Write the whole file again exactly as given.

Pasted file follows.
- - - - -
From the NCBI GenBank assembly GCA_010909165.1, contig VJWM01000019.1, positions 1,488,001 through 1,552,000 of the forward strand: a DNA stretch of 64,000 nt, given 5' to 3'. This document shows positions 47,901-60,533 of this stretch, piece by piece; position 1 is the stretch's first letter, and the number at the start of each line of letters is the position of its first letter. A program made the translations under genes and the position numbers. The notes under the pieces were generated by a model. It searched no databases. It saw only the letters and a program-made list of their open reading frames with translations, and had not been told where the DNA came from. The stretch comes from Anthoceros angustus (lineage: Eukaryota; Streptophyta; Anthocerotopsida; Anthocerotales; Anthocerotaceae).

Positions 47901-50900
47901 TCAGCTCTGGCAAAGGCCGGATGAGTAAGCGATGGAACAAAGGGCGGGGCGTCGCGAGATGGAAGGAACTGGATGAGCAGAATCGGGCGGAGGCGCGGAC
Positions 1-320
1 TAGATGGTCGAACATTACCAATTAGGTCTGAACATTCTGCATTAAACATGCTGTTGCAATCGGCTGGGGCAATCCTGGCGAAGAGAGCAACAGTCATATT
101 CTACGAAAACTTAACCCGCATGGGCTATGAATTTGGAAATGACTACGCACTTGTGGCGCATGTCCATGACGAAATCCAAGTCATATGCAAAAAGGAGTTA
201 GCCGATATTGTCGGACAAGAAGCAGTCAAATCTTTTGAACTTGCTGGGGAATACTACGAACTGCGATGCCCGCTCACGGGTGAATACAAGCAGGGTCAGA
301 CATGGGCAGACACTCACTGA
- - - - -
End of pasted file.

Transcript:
From the NCBI GenBank assembly GCA_010909165.1, contig VJWM01000019.1, positions 1,488,001 through 1,552,000 of the forward strand: a DNA stretch of 64,000 nt, given 5' to 3'. This document shows positions 47,901-60,533 of this stretch, piece by piece; position 1 is the stretch's first letter, and the number at the start of each line of letters is the position of its first letter. A program made the translations under genes and the position numbers. The notes under the pieces were generated by a model. It searched no databases. It saw only the letters and a program-made list of their open reading frames with translations, and had not been told where the DNA came from. The stretch comes from Anthoceros angustus (lineage: Eukaryota; Streptophyta; Anthocerotopsida; Anthocerotales; Anthocerotaceae).

Positions 47901-50900
47901 TCAGCTCTGGCAAAGGCCGGATGAGTAAGCGATGGAACAAAGGGCGGGGCGTCGCGAGATGGAAGGAACTGGATGAGCAGAATCGGGCGGAGGCGCGGAC
Positions 1-320
1 TAGATGGTCGAACATTACCAATTAGGTCTGAACATTCTGCATTAAACATGCTGTTGCAATCGGCTGGGGCAATCCTGGCGAAGAGAGCAACAGTCATATT
101 CTACGAAAACTTAACCCGCATGGGCTATGAATTTGGAAATGACTACGCACTTGTGGCGCATGTCCATGACGAAATCCAAGTCATATGCAAAAAGGAGTTA
201 GCCGATATTGTCGGACAAGAAGCAGTCAAATCTTTTGAACTTGCTGGGGAATACTACGAACTGCGATGCCCGCTCACGGGTGAATACAAGCAGGGTCAGA
301 CATGGGCAGACACTCACTGA